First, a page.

PANAMA CITY—I stare at my doctor in disbelief. He’s supposed to provide the best prenatal care in all of Panama. And he’s telling me, at eleven weeks pregnant during my first prenatal appointment, that I don’t need a blood test for the Zika virus.
I’ve traveled here from a remote community in Bocas del Toro, Panama—an outpost for backpackers, surfers, outlaws, and an uneasy mix of Afro-Caribbean and indigenous cultures. By US standards, I’m nearly a month tardy for my first prenatal exam. But getting to decent medical care is time-consuming and expensive, so I hope to combine necessary tests for this trip. I’m at the only hospital in Latin America affiliated with Johns Hopkins University, believing it will be my best shot at keeping this growing baby safe as the threat of disease rises.
“You don’t need to worry about Zika there,” the doctor says, leaning back confidently in his desk chair. “It’s really only in the indigenous communities.”
But Panama is the only country in the Americas with increasing reported cases of Zika. In the rural archipelago where we have lived on Oleada for the past four months, there have been 11 reported cases. That statistic makes me nervous: due to a combination of painfully limited state resources and reputedly poor healthcare, very few people see a doctor in Bocas. The hospital at the edge of town reflects the sorry state of medical care here: it’s crumbling into the unmown grass and trash scattered across the property. The facility is unable to test for Zika in Bocas, so any reported cases must travel elsewhere and self-identify for the test, which costs the equivalent of $150, a flabbergasting amount by local standards. In an area of only 2,000 people densely packed into a single settlement, 11 reported cases likely reflects only a tiny, eerie shadow of a much larger epidemic.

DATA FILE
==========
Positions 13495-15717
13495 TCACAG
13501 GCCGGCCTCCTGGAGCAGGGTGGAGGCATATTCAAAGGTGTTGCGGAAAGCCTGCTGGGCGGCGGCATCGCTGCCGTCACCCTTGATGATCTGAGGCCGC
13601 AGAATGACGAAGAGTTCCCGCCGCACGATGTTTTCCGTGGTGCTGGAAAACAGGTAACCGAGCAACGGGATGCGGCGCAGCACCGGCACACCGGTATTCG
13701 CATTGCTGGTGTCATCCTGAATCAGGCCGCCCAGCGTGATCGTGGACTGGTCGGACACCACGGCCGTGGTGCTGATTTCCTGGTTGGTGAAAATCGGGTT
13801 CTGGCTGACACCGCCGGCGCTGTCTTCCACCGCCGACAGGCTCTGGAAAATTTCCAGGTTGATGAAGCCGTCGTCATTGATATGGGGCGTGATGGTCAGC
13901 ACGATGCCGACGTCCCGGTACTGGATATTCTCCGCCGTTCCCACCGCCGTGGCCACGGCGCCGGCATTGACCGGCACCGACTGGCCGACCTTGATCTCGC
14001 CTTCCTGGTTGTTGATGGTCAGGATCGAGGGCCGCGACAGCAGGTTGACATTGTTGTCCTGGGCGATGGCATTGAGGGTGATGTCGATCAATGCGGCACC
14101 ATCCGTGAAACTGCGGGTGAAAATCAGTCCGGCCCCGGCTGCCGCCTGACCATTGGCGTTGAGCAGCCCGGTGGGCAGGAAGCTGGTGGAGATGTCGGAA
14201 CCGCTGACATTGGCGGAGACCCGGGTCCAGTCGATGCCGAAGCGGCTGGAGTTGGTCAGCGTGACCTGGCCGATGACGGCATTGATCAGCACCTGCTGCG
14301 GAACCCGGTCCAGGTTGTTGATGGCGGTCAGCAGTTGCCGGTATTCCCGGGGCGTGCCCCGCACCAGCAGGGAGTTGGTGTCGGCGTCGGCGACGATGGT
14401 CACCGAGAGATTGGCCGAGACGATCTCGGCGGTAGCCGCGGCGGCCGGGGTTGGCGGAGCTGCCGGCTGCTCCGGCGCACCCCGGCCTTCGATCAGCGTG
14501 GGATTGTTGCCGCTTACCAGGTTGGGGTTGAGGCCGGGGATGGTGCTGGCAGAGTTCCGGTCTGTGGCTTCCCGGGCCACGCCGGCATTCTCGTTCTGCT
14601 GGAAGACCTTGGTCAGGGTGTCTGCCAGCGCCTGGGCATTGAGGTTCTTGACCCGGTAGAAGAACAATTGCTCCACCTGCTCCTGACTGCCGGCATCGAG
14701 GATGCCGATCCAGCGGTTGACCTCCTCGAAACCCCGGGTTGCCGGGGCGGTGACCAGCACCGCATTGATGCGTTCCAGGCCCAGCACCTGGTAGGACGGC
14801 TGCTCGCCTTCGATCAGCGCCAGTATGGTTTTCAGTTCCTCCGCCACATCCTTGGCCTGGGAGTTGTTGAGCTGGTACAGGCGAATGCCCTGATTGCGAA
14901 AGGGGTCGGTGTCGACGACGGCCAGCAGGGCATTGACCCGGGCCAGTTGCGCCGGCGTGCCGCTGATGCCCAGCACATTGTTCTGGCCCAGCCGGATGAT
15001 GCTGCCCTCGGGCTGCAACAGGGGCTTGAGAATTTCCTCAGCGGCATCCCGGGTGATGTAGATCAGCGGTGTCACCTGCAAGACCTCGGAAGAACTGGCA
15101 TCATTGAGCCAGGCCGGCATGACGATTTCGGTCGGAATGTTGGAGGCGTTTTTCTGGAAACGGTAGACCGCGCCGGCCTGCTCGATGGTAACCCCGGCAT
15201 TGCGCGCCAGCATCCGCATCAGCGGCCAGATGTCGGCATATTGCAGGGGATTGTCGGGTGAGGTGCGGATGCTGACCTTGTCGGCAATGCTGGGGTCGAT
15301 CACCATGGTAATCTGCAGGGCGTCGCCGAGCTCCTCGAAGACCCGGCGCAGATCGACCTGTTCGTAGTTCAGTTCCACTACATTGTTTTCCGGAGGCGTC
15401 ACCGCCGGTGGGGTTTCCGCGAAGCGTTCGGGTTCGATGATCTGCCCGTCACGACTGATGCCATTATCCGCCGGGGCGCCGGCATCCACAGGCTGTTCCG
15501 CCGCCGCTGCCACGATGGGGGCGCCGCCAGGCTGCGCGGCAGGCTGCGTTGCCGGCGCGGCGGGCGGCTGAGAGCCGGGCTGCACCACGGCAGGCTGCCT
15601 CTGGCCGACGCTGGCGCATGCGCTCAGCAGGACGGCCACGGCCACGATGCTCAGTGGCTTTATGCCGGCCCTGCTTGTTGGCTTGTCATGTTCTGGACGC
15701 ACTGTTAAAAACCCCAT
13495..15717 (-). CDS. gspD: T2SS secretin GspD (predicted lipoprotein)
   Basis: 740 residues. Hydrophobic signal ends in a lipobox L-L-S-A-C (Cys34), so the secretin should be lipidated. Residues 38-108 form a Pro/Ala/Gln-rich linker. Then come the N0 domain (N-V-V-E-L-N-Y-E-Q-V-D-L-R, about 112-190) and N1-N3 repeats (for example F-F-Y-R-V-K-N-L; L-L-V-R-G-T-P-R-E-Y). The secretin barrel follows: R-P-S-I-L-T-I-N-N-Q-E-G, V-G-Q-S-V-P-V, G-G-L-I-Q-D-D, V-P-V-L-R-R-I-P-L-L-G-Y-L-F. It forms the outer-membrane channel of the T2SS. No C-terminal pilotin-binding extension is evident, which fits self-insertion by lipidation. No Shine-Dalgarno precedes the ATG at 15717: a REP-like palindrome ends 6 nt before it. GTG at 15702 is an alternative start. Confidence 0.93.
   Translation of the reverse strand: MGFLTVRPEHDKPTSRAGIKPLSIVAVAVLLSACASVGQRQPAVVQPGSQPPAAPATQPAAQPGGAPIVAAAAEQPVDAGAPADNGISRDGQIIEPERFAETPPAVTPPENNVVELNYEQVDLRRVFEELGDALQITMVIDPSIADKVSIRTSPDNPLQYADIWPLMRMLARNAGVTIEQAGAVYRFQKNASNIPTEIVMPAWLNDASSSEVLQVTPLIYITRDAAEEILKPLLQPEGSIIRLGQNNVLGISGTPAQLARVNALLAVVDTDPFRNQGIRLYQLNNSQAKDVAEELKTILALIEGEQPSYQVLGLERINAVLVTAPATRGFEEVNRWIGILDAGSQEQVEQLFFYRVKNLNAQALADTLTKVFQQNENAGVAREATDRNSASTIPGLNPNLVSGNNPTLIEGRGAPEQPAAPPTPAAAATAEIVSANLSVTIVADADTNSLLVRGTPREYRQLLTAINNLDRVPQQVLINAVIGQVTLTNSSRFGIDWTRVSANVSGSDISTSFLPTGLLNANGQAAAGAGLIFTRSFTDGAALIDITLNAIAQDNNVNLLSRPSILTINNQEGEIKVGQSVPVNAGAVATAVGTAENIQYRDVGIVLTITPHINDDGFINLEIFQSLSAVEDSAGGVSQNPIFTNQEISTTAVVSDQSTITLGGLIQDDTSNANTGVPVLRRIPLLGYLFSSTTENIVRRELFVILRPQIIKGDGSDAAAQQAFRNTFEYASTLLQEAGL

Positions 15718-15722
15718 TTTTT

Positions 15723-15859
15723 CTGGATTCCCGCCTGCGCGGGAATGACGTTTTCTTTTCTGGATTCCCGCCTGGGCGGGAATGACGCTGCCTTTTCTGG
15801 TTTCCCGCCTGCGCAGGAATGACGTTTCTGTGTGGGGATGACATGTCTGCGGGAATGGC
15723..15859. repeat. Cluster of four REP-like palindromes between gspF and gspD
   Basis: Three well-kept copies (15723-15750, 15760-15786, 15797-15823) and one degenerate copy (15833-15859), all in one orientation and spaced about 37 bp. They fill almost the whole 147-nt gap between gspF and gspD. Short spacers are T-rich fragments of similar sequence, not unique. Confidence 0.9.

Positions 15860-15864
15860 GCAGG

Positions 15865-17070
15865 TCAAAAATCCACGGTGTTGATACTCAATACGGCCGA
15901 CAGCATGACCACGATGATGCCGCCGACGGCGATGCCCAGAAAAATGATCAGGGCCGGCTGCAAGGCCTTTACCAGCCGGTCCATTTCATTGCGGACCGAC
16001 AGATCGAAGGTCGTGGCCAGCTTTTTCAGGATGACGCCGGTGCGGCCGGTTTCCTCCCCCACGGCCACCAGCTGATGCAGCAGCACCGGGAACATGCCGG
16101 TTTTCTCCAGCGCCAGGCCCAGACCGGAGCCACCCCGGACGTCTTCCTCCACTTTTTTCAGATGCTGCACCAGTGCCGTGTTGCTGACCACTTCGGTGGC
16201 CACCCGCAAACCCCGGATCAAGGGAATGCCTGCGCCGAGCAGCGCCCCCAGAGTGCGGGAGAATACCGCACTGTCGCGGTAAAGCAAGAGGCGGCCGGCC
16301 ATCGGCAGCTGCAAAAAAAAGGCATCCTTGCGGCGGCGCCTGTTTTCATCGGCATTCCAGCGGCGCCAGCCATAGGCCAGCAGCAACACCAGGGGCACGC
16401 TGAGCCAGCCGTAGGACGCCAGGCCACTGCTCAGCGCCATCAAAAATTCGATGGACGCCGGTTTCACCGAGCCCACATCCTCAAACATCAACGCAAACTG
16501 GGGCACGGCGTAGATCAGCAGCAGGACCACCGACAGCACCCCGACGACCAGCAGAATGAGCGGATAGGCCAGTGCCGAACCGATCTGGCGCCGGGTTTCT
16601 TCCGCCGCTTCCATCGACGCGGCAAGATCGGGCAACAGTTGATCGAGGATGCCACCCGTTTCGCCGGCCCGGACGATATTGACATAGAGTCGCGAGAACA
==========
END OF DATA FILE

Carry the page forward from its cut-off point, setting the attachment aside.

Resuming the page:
The Zika virus generated repeated and consistent international headlines in the last year, moving from the confines of the health pages to front-page global fear status. And for good reason. Carried by Aedes mosquitoes, the virus can cause an alarming condition called microencephaly, in which babies are born with abnormally small heads and the severe developmental disabilities that go along with that.
Earlier, in front of a huge screen in an ultrasound room, Josh and I looked at our five-centimeter-long fetus on the monitor while the doctor instructed the technician to measure the head.
“See? Normal-size head. The baby would not have a normal size head if it had Zika. You do not have Zika.” I felt a wave of relief as I watched the giant screen—immediately followed by a wave of suspicion.